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Heraldry in Ireland, part 5. Tribal society.

As mentioned in our earlier blog post on totemism,  http://www.heraldicjewelry.com/2/post/2012/10/the-symbolism-of-heraldry-part-3-totemism.html tribal societies the world over define themselves by animal totems from the aboriginals of Australia to the Native American tribes of North America. Ancient Ireland was no different and tribes connected by blood identified with animals. In the epic Irish story The Cattle Raid of Cooley for example we hear of the Partraighi “ the people of the stag”. In Southern Ireland many families from the province of Munster revered the stag, defining their borders by the routes of stag hunts and choosing their rulers based on their prowess at hunting stags.                                      ...

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Heraldry in Ireland, part 4. The Chief Herald.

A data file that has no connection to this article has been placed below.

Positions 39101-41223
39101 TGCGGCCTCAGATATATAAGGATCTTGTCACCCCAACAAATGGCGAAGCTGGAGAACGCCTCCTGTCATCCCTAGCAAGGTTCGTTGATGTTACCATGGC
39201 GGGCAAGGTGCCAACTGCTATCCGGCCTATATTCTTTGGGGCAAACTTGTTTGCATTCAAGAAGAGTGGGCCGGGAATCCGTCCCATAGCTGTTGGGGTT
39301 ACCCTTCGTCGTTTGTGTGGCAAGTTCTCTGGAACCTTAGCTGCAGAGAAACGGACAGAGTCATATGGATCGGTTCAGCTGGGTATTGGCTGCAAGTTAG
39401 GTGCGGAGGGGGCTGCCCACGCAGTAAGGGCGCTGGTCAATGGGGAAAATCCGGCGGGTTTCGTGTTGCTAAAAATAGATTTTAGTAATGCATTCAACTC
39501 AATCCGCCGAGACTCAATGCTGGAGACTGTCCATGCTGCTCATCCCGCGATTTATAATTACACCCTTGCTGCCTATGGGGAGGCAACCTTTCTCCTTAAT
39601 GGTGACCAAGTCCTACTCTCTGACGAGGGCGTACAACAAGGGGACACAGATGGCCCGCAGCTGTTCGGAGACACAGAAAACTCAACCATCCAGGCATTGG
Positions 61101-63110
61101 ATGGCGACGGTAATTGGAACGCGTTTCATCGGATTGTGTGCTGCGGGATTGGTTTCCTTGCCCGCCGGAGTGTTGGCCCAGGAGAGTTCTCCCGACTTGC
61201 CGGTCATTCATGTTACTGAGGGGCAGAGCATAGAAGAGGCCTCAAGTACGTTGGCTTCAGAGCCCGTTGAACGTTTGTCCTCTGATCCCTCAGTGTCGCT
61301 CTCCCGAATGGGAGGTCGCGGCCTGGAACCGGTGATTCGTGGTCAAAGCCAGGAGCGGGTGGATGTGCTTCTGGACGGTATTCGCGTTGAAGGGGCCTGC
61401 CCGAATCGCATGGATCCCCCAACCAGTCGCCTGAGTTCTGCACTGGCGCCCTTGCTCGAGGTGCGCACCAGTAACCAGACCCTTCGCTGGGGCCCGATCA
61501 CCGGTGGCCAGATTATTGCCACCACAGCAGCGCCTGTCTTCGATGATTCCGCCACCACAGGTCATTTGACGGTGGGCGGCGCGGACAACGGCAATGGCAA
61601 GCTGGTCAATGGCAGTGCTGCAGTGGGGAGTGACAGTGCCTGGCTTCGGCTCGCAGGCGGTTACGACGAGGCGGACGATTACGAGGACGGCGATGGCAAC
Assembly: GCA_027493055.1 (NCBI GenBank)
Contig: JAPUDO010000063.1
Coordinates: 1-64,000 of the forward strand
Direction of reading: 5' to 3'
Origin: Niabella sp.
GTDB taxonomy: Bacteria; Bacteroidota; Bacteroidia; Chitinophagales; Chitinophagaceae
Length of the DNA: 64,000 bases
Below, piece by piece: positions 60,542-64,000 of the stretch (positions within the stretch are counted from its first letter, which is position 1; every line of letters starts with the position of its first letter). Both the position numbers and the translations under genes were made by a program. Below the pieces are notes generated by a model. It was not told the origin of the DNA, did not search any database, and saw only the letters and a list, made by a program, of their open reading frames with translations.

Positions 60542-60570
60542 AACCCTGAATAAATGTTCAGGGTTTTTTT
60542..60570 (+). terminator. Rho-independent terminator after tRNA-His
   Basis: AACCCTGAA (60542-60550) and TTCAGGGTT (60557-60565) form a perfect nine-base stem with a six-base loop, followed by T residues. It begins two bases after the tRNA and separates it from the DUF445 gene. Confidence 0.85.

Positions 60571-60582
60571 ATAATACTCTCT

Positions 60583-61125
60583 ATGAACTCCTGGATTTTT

The earliest reference to a herald of arms for Ireland is to Chandos Herald, the herald of John Chandos. Chandos Herald was appointed “Ireland King of Arms” in 1382. Chandos had a number of successors, who appear to have been regarded as members of the English College of Arms, up to the time of Edward IV of England (1442 – 1483). The last recorded incumbent was Thomas Ashwell. It is not known whether the post continued after him. In 1552 the Office of Ulster King of Arms was created by Edward VI, The first Ulster King of Arms was Bartholomew Butler, who by Letters Patent of 1 June 1552, was granted 'all rights, profits, commodities and emoluments in that...

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Heraldry in Ireland, part 3. The theft of the Irish crown jewels.

One of the most notable Ulster King of Arms was Sir Arthur Vicars, left, who held the post from 1893   until 1908 when he was forced to resign in disgrace due to his part in the theft of the Irish Crown Jewels. The story begins with a report in the London Times of 8 July 1907 that the "Crown Jewels and other Insignia of the Order of St Patrick", popularly known as "The Irish Crown Jewels" had disappeared from a safe in Dublin Castle, Ireland. Inside a safe in the Office of Arms in Dublin Castle were kept the regalia of the Grand Master of the Order of St Patrick.   The jewels formed a star with eight points, and a...

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